Bringing science and development together through news and analysis

  • Study looks at child labour

Shares
Child labour directly contributes to 11 per cent of the economic productivity of agricultural communities in Cote d'Ivoire, researchers say.

But a new study — which examines the lifestyles of more than a thousand children aged 6 to 14 years — shows that this work can have a negative impact on children's education.

The researchers, led by James A. Levine of the May Clinic in Rochester, United States, found that children who work are less likely to attend school, and that girls work 60 per cent longer than boys.

Poverty and low parental education play a key role in predicting child labour, they say.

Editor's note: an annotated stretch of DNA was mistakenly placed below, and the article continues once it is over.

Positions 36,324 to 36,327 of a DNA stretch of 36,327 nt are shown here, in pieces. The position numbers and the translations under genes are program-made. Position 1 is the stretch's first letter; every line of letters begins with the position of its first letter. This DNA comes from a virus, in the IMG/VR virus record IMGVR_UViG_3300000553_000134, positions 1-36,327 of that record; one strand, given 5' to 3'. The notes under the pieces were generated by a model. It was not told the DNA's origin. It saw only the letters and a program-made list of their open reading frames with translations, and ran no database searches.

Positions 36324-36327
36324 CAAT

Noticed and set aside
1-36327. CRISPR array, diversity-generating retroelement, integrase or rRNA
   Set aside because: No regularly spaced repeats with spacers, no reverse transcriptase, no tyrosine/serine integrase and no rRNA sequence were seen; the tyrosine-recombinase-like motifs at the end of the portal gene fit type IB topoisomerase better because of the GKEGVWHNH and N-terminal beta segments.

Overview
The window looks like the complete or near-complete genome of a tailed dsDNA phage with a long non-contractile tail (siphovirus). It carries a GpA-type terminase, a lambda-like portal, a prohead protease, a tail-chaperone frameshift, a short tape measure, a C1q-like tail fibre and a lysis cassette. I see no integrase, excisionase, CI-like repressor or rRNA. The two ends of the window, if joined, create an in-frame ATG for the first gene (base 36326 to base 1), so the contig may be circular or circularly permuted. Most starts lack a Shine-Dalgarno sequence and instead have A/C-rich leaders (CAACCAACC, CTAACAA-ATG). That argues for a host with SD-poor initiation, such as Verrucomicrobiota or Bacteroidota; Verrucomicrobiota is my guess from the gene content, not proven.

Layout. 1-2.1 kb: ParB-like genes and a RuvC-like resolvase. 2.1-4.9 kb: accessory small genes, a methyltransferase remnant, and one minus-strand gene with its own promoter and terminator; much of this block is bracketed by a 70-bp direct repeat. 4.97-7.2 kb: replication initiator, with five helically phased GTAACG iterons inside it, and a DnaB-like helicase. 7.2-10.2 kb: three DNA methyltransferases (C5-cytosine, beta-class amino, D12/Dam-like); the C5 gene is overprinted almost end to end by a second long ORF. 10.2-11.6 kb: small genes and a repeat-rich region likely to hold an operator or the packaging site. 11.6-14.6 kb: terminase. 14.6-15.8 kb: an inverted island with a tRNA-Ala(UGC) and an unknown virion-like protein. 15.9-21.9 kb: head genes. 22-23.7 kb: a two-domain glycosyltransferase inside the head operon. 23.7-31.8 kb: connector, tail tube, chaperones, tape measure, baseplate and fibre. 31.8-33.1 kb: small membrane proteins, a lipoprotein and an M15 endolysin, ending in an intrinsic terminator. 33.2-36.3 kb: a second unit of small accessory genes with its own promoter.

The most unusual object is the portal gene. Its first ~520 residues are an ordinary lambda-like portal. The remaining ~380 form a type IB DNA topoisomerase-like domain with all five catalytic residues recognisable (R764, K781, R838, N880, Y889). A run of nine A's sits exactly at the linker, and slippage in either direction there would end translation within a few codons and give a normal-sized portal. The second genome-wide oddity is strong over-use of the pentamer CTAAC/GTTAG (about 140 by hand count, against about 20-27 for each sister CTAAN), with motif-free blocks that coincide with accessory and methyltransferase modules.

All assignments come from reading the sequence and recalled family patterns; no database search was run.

© SciDev.Net 2002

Republish
We encourage you to republish this article online and in print, it’s free under our creative commons attribution license, but please follow some simple guidelines:
  1. You have to credit our authors.
  2. You have to credit SciDev.Net — where possible include our logo with a link back to the original article.
  3. You can simply run the first few lines of the article and then add: “Read the full article on SciDev.Net” containing a link back to the original article.
  4. If you want to also take images published in this story you will need to confirm with the original source if you're licensed to use them.
  5. The easiest way to get the article on your site is to embed the code below.
For more information view our media page and republishing guidelines.